horror > psychological horror, mainstream
Bram Stoker Award 1987, World Fantasy Award nominee 1988.
Stephen King is arguably the most popular novelist in the history of American fiction. He owes his fans a love letter. Misery is it.
Paul Sheldon, author of a bestselling series of historical romances, wakes up one winter day in a strange place, a secluded farmhouse in Colorado. He wakes up to unspeakable pain (a dislocated pelvis, a crushed knee, two shattered legs) and to a bizarre greeting from the woman who has saved his life: "I'm your number one fan!"
Annie Wilkes is a huge ex-nurse, handy with controlled substances and other instruments of abuse, including an axe and a blowtorch. A dangerous psychotic with a Romper Room sense of good and bad, fair and unfair, Annie Wilkes may be Stephen King's most terrifying creation. It's not fair, for example, that her favorite character in the world, Misery Chastain, has been killed by her creator, as Annie discovers when Paul's latest novel comes out in paperback. And it's not good that her favorite writer has been a Don't-Bee and written a different kind of novel, a nasty novel, the novel he has always wanted to write, the only copy of which now lies in Annie's angry hands.
Because she wants Paul Sheldon to be a Do-Bee, she buys him a typewriter and a ream of paper and tells him to bring Misery back to life. Wheelchair-bound, drug-dependent, locked in his room, Paul doesn't have much choice. He's an entertainer held captive by his audience. A writer in serious trouble. But writers have weapons too...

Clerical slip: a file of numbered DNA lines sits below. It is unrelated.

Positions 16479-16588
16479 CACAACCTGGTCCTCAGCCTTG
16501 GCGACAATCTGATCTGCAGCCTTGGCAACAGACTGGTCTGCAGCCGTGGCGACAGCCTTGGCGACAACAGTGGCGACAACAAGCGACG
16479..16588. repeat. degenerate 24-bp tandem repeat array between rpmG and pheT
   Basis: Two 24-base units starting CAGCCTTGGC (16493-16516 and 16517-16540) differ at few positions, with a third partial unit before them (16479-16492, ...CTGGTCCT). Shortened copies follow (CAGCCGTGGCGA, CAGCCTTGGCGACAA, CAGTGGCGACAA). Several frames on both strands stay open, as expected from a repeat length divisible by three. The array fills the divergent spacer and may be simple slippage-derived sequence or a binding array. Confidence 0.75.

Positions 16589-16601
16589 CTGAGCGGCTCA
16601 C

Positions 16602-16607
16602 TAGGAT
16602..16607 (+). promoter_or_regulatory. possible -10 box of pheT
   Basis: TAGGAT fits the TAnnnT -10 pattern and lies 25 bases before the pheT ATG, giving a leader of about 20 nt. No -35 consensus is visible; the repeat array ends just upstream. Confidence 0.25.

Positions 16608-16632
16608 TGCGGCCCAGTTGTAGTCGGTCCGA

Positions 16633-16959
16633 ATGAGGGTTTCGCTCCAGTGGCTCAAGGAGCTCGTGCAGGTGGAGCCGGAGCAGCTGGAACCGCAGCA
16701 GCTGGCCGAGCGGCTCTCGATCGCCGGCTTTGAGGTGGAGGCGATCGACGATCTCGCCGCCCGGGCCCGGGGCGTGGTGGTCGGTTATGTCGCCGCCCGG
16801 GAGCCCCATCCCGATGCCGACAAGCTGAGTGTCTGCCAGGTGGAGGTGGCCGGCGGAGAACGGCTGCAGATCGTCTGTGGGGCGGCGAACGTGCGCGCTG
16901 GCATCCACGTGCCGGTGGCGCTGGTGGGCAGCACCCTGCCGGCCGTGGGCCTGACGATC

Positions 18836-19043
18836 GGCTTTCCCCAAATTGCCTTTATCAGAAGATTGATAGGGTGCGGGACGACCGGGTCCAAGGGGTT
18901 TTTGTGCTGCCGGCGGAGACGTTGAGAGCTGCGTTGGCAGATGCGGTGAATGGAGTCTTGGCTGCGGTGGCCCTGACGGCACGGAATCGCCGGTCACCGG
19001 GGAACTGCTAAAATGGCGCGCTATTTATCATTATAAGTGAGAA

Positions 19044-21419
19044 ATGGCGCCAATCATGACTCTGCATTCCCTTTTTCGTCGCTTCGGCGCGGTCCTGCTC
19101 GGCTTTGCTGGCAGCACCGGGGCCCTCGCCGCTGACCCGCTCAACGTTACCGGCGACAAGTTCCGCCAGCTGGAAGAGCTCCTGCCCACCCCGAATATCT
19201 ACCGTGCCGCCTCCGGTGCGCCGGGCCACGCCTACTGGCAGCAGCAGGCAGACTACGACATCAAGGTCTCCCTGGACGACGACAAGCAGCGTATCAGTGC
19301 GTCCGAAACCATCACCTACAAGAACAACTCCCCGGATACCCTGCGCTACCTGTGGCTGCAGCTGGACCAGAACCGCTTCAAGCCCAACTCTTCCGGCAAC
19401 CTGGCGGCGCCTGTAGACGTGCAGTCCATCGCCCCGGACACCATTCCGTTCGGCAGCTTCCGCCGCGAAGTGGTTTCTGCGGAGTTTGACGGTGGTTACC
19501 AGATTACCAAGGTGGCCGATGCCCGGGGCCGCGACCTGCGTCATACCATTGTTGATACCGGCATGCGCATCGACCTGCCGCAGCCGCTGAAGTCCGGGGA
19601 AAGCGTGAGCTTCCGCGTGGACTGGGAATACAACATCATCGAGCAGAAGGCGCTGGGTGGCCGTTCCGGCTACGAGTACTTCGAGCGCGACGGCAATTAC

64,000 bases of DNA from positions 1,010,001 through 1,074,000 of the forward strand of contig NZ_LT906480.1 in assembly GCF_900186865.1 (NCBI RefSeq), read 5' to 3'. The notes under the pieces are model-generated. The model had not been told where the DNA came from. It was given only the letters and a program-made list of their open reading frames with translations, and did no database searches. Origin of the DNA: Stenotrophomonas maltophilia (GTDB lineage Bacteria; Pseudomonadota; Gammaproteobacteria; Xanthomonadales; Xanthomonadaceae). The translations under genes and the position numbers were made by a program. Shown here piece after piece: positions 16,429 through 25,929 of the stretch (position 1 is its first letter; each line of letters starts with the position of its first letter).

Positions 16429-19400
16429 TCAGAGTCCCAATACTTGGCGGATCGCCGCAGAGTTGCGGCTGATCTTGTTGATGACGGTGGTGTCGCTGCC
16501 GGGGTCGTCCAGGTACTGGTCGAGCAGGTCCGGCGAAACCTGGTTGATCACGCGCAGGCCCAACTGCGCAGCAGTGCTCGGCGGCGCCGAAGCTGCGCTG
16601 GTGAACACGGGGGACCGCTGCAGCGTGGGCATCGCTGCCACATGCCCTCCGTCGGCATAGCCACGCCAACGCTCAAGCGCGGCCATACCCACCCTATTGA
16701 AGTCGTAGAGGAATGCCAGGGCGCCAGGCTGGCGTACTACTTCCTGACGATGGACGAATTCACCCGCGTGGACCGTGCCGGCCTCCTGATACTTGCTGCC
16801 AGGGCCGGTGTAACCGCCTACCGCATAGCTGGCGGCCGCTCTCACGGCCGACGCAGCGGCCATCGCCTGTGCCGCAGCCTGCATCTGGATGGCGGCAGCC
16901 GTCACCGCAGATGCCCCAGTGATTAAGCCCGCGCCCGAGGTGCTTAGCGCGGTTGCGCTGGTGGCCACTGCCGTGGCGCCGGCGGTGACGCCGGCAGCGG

Stephen King (born 1947) is an American writer of contemporary horror fiction, science fiction, and fantasy literature. An estimated 300-350 million copies of King's novels and short story anthologies have been sold, and many of his stories have been adapted for film, television, and other media.
Stephen King has written a number of books using the pen name Richard Bachman.
In 2003 the National Book Foundation awarded Stephen King the Medal for Distinguished Contribution to American Letters.
Photo: Wikimedia Commons.
| 10/10 | Selendra Faye Book |
November 03, 2008
This is a great way to play on every writer's fear: A crazed fan who literally couldn't get enough of their work. Not many people would have liked to be in Paul Sheldon's place, me included. But King saw an opportunity and he grasped it with everything a writer should.Review